If you’re like me and don’t want to weigh and measure food, there’s good news for you!
While it might seem like common sense to some of us, a new study published in the Journal of American Medical Association (JAMA) says instead of becoming obsessive about the number of calories you’re consuming each day, focus on the quality of food you’re putting into your body.
Here’s a link to the study if you want to geek-out a bit more: (https://jamanetwork.com/journals/jama/article-abstract/2673150?redirect=true)
Simply put, the study found that those who avoided added sugar, refined grains and other highly-processed foods—all the while they did NOT worry about counting calories or limiting their portion sizes—were able to lose significant amounts of weight (and improve other health markers) over the course of a year.
What’s even more notable is that this strategy worked both for those who followed a low-fat diet, as well as those who followed a low-carb diet. It also seemed to hold true regardless of a person’s genetics, the researchers said.
The overall take-away message for us: Calories are NOT created equal, and the most important thing is to eliminate sugar and processed foods from our diets. After you do that, go ahead and indulge (in whole foods) without worrying about portion size all that much.
To come up with their results, the researchers looked at more than 600 people, who were split into two groups, half of whom followed a low-carb diet, while the other half followed a low-fat diet.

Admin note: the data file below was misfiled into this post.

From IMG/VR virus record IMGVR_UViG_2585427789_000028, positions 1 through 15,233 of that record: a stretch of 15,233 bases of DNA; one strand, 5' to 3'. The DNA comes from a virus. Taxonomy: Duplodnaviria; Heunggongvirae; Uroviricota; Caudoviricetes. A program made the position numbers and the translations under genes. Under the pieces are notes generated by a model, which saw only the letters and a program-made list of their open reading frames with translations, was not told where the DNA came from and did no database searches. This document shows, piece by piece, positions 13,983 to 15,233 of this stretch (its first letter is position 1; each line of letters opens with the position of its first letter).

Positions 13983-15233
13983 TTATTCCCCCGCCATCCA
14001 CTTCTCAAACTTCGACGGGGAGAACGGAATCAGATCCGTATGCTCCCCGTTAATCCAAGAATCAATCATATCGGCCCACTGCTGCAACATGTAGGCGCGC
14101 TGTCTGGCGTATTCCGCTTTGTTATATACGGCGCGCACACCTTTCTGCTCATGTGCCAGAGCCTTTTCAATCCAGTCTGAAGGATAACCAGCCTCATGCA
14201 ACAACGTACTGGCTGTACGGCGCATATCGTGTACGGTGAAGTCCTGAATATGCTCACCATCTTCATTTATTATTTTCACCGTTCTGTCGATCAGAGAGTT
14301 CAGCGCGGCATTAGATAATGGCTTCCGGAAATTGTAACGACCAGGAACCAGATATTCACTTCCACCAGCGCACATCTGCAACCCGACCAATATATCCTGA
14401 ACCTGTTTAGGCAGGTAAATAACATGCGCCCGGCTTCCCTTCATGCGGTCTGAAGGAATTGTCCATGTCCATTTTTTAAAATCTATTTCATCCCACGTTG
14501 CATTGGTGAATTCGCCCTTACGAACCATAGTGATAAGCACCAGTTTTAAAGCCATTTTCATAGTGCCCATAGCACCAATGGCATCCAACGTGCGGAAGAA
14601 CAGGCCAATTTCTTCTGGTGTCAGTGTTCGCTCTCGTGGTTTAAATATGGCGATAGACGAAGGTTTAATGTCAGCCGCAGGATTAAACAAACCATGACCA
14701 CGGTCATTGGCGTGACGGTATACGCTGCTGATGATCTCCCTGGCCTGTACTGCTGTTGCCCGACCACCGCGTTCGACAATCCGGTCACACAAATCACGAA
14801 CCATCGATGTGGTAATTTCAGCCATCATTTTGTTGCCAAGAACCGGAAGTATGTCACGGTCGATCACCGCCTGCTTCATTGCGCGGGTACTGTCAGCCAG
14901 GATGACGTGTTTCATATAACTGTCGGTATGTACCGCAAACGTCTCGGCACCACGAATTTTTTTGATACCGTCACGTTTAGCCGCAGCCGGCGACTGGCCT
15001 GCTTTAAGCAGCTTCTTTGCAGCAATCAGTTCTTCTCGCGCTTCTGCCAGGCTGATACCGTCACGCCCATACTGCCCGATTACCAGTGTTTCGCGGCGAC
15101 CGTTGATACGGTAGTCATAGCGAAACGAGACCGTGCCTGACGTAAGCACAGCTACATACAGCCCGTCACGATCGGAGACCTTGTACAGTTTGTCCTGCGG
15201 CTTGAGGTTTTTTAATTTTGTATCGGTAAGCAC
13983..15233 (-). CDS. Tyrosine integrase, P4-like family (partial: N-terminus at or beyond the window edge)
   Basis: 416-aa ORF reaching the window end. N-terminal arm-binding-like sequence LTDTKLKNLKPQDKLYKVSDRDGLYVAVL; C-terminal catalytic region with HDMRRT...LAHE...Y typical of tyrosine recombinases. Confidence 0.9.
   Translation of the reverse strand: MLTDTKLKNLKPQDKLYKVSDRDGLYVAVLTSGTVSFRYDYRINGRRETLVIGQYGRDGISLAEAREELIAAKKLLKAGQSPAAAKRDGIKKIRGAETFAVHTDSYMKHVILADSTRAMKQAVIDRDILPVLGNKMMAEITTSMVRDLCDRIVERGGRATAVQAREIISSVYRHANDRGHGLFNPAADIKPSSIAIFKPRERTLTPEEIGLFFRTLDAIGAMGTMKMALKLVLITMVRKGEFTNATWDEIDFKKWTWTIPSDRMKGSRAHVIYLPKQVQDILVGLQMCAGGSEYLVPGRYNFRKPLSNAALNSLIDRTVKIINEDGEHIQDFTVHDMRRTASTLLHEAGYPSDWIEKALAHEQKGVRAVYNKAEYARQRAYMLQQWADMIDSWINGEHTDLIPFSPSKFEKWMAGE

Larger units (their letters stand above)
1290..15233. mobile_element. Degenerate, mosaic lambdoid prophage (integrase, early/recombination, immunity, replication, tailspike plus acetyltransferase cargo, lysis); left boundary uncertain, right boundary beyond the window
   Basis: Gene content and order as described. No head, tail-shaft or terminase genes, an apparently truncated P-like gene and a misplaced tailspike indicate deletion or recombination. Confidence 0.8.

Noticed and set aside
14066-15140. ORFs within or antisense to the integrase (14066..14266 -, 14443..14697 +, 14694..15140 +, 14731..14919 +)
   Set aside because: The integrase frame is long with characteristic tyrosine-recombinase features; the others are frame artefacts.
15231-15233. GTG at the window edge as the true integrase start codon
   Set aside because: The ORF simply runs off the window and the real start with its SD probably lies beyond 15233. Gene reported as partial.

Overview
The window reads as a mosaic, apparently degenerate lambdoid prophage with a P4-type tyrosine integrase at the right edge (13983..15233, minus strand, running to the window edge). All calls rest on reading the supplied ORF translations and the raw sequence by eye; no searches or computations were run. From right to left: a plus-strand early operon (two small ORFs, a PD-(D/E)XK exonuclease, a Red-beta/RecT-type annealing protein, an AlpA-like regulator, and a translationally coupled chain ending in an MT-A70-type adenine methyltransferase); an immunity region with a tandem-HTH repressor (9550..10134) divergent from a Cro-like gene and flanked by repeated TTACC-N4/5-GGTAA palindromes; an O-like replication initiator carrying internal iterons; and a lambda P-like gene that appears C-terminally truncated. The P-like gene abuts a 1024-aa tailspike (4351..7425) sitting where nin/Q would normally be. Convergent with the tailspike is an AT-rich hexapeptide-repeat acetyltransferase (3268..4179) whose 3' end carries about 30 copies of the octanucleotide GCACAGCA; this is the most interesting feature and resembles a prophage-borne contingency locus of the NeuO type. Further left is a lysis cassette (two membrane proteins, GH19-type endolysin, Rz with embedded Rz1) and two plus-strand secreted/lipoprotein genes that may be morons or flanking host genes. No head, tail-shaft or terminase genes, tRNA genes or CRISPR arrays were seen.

Both groups ate minimally processed, more or less sugar-free, whole food diets for an entire year. Neither group counted their calories or macros. They were simply told what types of food to each, and to eat until they were mostly full.
After one year, the study found that people in both groups lost a substantial amount of weight. The low-carb group lost 13 lb. on average, while the low-fat group lost 11.7 lb. on average.
Further, both groups saw other health improvements, such as a decrease in body fat, as well as blood sugar and blood pressure levels.
More Evidence for Whole Foods:
In case that’s not enough evidence for you, the Endocrine Society released a scientific statement earlier this year (https://academic.oup.com/edrv/advance-article/doi/10.1210/er.2017-00253/4922247) that says basically any diet can work for weight and fat loss, be it low-fat, low-carb, Paleo, Whole 30, Vegan, vegetarian, Mediterranean etc… As long as you’re eating whole foods—foods that grow naturally in nature and aren’t processed—you’re pretty good to go.
5 Simple Habits:
(from Precision Nutrition)
1. Eat slowly until you are about 80% full
2. Make sure you are getting a portion of lean protein every meal. What's a portion? About 1 palm sized for women, or 2 for men.
3. Make sure you are getting enough vegetables to help with fiber, minerals, vitamins and to help you feel full, 1-2 fist sized portions or half your plate.
4. Make sure you are getting some starches, BUT only if you've done some exercise, and then just 1-2 cupped hand sized portions.
5. Add some healthy fats, nuts, avacado, coconut, olives are great sources. usually about 1-2 thumb sized amounts is appropriate.
It might really be THAT simple: Avoid sugar. Avoid processing. Cook at home. And by God, do your food prep!
At Forge Valley Fitness we have a few options for nutritional counselling check them out HERE